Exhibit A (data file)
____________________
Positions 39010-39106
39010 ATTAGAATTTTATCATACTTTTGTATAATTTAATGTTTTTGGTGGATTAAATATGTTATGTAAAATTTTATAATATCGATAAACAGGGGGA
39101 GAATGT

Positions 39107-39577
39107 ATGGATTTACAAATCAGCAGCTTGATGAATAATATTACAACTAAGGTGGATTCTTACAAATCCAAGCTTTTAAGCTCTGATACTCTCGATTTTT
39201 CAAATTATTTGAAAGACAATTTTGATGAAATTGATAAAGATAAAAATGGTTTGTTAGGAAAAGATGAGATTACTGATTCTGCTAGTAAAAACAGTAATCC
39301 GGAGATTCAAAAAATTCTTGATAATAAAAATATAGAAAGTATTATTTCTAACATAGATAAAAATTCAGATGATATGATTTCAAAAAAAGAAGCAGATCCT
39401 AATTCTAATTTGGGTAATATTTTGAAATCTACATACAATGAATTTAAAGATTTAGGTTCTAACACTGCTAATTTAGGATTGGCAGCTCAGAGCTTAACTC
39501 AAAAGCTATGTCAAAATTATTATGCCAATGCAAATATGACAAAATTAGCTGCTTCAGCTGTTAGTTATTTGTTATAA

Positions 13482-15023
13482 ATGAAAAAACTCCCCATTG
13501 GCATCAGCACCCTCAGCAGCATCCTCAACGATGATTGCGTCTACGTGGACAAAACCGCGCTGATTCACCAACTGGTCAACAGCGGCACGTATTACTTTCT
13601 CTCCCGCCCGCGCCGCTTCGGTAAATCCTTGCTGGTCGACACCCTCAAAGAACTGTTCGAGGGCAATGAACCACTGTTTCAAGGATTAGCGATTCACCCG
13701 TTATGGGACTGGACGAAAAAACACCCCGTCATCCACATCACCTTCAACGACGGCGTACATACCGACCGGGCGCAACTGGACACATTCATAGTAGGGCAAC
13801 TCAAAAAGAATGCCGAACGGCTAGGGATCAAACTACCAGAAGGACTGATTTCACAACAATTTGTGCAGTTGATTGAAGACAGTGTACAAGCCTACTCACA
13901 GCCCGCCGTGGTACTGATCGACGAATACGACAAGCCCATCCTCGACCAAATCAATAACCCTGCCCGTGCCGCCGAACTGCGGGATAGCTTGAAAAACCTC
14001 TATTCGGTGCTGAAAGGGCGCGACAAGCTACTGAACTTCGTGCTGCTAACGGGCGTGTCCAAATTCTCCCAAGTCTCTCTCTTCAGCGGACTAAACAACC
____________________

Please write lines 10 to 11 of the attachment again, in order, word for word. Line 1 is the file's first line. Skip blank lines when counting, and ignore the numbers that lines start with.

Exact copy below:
Positions 13482-15023
13482 ATGAAAAAACTCCCCATTG